The Airport Safety Program is devised to maintain the safety of airports and runways. It is certified under 14 Code of Federal Regulations Part 139 and safety management systems (SMS).

The Airport Environmental Program is developed to follow out the National Environmental Policy Act (NEPA) and other federal laws concerning environment. It encompasses a regulation of airport noise levels and the implementation of the Uniform Relocation Assistance and Real Property Acquisition Policies Act of 1970. In addition, airports should submit to certain rules when acquiring land for development projects, and assist private property owners to relocate.

FAA approves programs aimed at financing the elaboration of security and safety features of airports and their comfort level. Passenger Facility Charge (PFC) Program encompasses the charge of up to 4.50$ for every passenger in order to cover those expenses.

Air traffic control system is the most important facet of FAA operation. It has to stay safe and continuously operational. Air traffic plans and publications are available as aeronautical information manuals.

Control of flights, pilots and ground instructors is supported by legislation defined in the Electronic Code of Federal Regulations (e-CFR). It is an unofficial collection of rules and amendments produced by the National Archives and Records Administration's Office. This vast compilation encompasses the following: general statutes, flight rules, equipment, instruments and Certificate Requirements, maintenance, preventive maintenance and alterations, fractional ownership operations, operating noise limits, foreign aircraft operations, waivers, safety improvements.

Commercial space transportation is developed by various agencies and private companies. In order to protect the safety of people and the environment, these companies have to adhere to certain rules that are constituted by the FAA. In fact, all commercial space industry is regulated by the FAA. It is responsible for the issue of the licenses and permits commercial space transportation, launch sites designation, safety approvals, and compliance monitoring.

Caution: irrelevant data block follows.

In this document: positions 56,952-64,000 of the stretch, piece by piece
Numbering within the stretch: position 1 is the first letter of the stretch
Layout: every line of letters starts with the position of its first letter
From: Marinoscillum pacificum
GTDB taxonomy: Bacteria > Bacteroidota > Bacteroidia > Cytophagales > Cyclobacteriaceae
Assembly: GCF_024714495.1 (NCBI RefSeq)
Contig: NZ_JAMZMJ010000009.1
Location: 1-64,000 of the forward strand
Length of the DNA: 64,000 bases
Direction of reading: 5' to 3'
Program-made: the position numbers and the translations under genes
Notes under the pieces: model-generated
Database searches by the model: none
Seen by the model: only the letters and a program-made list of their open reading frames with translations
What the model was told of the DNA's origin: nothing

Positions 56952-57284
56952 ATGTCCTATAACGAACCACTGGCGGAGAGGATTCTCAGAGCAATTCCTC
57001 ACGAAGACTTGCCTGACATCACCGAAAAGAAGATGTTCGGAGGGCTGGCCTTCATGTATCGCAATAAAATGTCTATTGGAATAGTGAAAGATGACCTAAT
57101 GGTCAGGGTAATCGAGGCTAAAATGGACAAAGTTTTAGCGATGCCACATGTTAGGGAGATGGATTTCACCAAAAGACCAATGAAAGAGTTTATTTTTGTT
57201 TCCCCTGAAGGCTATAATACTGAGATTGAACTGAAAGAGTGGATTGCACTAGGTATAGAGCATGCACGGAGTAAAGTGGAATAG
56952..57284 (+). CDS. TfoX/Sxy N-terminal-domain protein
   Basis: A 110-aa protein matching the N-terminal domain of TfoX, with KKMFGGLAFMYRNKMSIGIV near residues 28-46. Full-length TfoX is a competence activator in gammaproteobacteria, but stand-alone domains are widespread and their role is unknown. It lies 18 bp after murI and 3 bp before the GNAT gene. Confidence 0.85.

Medical certification program is devised to monitor pilots’ health in order to preserve the safety of the public. Pilots are required to obtain medical certificates from the FAA according to Federal Aviation Regulation Part 67. In addition, drug and alcohol programs are available. Under section 14 CFR Part 61 of Electronic Code of Federal Regulations, all airmen must report alcohol-related convictions or administrative actions to the FAA. Rules for the aviation medical examiners are defined in the Part 67, Subpart E (certification procedures) of the e-CFR.

Aviation data and statistics are an integral part of aeronautic industry. It encompasses collection and storage of information regarding airlines and airports operation. The National Geodetic Survey (NGS), in accordance with the Federal Aviation Administration (FAA), provides airport geodetic management, runways obstruction, navigational aid, and other information that is crucial to the operation of the National Airspace System.

FAA Academy provides training and testing for participants of different categories. The majority of courses are conducted for government agencies and international civil aviation authorities (FAA Academy).

Aviation industry is monitored and controlled by the United Nations Agency ICAO on the international level. At the behest of the agency, Safety and Infrastructure Policy and Standardization strategy is developed (Policy and Standardization). Air Navigation Bureau is a department of ICAO that manages this strategy. Global Aviation Safety Plan and the Global Air Navigation Plan are managed by the agency. They include the following programs: accident investigation, aerodromes, air traffic management, aviation goods, dangerous goods, integrated infrastructure management, flight operations, meteorology, runway safety, fatigue management, tracking system implementation, USOAP (2012 Safety Report, p.17)

Universal Safety Oversight Audit Programme (USOAP) is devised for conducting regular audits in ICAO member States regarding aviation safety systems. According to the Resolution A37-5 passed over by the Assembly 37th Session in 2010, the information on safety performance of different countries is made public (USOAP).

The international measures for keeping the aviation reliable are administered on behalf of The International Air Transport Association (IATA). Guidance programs have been developed for lowering pilots fatigue during flights. Workshops on fatigue risk management are carried out all over the world (2012 Safety Report).

The new techniques are constantly being developed in the international and national framework of legislation. The globalized structure of aeronautic business demands collection of huge amounts of safety information, continuous involvement of monitoring systems and inspection strategies. In order to facilitate the operation of the aviation industry, a broad spectrum of different professions need to be involved. Therefore, a vast legislation is developed to ensure the safe and lawful operations of aeronautics.